The scene of the Ladner crash that took Alexa Middelaer’s life in 2008. (Black Press Media files)

The pair didn’t make it out the door before they got the call.

The police officer had barely told her there had been a terrible crash before she knew.

“It’s Alexa and I know she’s dead,” Middelaer told her husband, with the police officer still on the phone.

The family rushed to the scene, Middelaer’s instinct driving her to look for a girl with a head of wild white-blonde curls and that little purple basket.

She found her, a little body surrounded by first responders and a jumble of smashed-up fence, severely injured.

“I couldn’t hold her, but I could touch her ankle.”

Alexa was rushed away to BC Children’s Hospital in critical condition. She died shortly after.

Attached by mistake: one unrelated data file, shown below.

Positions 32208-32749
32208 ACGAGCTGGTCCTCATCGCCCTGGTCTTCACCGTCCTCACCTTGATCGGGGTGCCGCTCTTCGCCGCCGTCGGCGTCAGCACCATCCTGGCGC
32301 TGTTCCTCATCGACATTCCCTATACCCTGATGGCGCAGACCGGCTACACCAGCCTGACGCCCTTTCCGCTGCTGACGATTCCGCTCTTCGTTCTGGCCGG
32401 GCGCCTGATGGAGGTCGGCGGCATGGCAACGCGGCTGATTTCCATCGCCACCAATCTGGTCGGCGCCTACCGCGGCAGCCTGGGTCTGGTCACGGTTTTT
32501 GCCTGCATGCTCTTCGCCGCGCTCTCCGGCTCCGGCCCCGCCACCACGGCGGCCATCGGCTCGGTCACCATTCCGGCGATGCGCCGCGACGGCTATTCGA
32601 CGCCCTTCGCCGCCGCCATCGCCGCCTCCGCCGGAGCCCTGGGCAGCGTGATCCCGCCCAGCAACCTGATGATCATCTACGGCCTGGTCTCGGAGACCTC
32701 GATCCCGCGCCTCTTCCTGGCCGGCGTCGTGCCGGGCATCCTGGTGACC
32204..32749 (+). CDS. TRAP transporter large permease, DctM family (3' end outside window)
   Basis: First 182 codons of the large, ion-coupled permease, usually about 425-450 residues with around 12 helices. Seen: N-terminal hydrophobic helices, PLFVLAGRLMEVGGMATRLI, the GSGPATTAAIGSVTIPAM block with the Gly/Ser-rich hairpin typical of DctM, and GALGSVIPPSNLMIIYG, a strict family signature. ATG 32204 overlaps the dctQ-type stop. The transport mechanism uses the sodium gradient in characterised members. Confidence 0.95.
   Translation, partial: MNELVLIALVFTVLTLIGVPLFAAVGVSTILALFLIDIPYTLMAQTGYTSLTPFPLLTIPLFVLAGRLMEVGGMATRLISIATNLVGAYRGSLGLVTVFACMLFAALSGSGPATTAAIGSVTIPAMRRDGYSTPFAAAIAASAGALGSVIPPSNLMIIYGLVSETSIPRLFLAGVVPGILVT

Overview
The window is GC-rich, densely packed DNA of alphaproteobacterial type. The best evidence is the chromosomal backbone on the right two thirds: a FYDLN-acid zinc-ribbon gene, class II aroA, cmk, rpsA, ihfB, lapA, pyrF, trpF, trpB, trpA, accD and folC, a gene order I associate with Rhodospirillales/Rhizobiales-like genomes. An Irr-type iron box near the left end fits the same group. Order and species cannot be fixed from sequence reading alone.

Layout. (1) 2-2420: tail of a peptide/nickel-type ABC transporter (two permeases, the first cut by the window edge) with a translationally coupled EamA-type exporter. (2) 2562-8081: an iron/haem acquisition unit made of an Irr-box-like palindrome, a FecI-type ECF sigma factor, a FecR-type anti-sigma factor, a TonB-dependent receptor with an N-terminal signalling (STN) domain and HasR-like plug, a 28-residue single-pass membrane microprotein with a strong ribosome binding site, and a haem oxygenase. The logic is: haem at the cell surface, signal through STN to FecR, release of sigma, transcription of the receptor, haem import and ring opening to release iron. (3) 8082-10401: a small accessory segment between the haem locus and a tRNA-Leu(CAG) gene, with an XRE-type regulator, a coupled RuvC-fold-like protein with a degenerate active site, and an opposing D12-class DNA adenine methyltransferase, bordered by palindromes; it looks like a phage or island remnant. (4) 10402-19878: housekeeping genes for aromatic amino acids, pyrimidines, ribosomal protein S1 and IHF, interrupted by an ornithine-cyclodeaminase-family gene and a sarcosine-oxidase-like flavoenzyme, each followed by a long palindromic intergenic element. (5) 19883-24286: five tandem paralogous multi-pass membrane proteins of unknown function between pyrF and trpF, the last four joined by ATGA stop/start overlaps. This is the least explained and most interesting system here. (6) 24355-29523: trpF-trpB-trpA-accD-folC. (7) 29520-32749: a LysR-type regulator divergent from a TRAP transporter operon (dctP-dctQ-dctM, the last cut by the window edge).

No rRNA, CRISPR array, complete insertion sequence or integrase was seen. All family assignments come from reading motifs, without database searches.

Because the family had lived so close, they had arrived at the crash site before it could be cleaned up.

It was a hard one to see, but watching the first responders do everything in their power to keep Alexa alive has left no uncertainty, no “what ifs” for Middelaer to agonize over.

“I don’t like to relive the scene in my mind, but I don’t have any unanswered questions.”

As the days and hours went by, details emerged about what had happened.

Just as Alexa had been getting ready to feed her favourite horse, Carol Berner, then 58, had been having a few glasses of wine at her Ladner home.

As Alexa was petting the horse, Berner got into her car and started driving.